Finance Bros Battle Sculptor for Control of Iconic ‘Fearless Girl’ Statue
Artist Kristen Visbal says she’s being bullied by an investment firm with a spotty record on gender issues.
When Kristen Visbal, an award-winning artist based in Lewes, Delaware, accepted what she calls an “embarrassingly low” fee to sculpt a girl out of bronze in 2016, she reminded herself it was for a good cause: the promotion of gender equality on International Women’s Day. It helped that the location—the center of New York City’s Financial District, across from the famed Charging Bull statue—would be the biggest platform of her career.
She had no idea that the 4-foot statue would become Fearless Girl, an international symbol of gender equality. Nor could she have imagined what would follow—a bruising legal battle over how she could sell, donate, or even talk about the work. Her rival for custody of the girl-power iconography: a trillion-dollar investment firm with a spotty record on gender issues.
"I just want my freedom back and my independence back,” Visbal told The Daily Beast in an interview. “And I want to be able to move forward with the work that I created on behalf of women, to benefit women.”
Visbal’s now-iconic statue only narrowly avoided life as a fearless cow. Years ago, creatives at the venerable New York marketing agency McCann dreamed up the stunt of erecting a female counterpart to Charging Bull. But the firm soon realized that a female bull would simply be a cow—not the most flattering metaphor for female empowerment.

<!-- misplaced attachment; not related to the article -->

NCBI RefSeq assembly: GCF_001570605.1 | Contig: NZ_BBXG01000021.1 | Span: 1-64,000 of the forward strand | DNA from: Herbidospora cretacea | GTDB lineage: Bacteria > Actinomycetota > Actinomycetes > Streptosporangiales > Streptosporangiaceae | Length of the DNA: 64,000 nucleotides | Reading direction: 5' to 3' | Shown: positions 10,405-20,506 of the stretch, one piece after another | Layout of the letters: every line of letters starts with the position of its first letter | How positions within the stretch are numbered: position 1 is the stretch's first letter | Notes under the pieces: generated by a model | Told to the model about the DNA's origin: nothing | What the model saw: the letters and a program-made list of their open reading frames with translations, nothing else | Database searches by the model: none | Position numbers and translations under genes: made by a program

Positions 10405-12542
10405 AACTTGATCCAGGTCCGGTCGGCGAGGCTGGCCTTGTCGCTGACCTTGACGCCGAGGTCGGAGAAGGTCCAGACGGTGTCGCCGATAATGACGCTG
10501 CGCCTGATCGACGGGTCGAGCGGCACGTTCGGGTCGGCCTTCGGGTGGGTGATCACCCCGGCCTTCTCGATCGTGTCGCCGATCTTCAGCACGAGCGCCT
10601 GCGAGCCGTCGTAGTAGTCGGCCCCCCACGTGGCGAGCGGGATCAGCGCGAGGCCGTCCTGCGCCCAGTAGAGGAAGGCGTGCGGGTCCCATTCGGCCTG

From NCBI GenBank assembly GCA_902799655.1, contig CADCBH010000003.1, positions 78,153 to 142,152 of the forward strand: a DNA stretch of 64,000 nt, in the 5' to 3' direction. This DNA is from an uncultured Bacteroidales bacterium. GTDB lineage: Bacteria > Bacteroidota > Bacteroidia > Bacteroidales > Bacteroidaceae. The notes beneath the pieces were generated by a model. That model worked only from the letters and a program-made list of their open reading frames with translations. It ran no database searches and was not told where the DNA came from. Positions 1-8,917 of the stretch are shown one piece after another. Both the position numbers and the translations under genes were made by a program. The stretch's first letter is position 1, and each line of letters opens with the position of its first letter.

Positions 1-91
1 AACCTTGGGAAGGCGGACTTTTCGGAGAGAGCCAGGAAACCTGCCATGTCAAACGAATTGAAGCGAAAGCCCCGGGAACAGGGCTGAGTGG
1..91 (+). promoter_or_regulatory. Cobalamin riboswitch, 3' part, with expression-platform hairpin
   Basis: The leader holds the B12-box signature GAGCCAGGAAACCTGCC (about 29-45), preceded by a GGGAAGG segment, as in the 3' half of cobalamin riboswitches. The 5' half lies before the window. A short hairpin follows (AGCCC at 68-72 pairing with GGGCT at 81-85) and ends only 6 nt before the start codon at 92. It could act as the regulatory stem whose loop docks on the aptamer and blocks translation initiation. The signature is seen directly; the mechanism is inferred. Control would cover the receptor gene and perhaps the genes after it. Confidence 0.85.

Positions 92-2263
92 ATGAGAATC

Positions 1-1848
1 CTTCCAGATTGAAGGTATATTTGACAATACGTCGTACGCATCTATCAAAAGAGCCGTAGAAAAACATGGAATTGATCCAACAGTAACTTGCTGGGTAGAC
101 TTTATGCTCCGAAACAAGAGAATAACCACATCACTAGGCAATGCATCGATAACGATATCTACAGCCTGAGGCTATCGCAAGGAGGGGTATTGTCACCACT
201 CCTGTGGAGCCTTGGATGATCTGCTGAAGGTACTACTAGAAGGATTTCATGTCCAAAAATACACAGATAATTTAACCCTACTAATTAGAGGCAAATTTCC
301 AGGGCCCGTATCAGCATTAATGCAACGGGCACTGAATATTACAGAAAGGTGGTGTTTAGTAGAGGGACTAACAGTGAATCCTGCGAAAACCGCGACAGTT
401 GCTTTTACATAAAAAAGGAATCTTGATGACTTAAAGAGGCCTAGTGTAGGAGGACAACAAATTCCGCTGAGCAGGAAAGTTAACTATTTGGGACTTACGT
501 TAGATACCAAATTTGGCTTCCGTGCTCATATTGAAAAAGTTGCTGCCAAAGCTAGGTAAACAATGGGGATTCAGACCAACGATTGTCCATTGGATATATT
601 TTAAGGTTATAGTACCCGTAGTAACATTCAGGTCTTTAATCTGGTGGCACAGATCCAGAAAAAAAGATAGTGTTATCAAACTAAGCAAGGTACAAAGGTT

According to a 2018 interview with McCann executive Rob Reilly, the company shopped the idea of a girl statue to several companies, including Microsoft, before circling back to State Street Global Advisors, the fifth-largest asset management company in the world. State Street had recently started the SHE Fund, an investment portfolio focused on gender-diverse companies, and unveiling the Fearless Girl statue on International Women’s Day would make the perfect promotion.
Meanwhile, a representative for McCann reached out to Visbal. One of the few American experts in lost-wax casting—a 6,000-year-old art form that involves a two-mold, 10-step process—Visbal had created a similar work, Girl Chasing Butterflies, for Merrill Lynch’s corporate headquarters during Women’s History Month years earlier.
Together, Visbal and McCann visualized how this new bronze girl would look: hands on her hips in a Wonder Woman pose; high-tops on her feet for a modern look; a strong but not angry look on her face. Visbal, who will not disclose exactly how much she was paid, says she knew little about the company backing her work.
Unveiled on the eve of International Women’s Day 2017, Fearless Girl quickly became a sensation, generating more than 10 billion social, print and digital media impressions, according to State Street. Politicians, celebrities and tourists flocked to take selfies with the statue, and someone topped it with a Women’s March pink pussy hat. A petition asking the city to make the statue a permanent feature garnered more than 40,000 signatures.
But Fearless Girl also stirred controversy after it was revealed to be the project of a massive financial company, not the work of a rogue, impassioned artist. (“Too Bad That Statue of a Girl Staring Down the Wall Street Bull Is a PR Stunt by Wall Street Patriarchs,” a Village Voice headline blared.)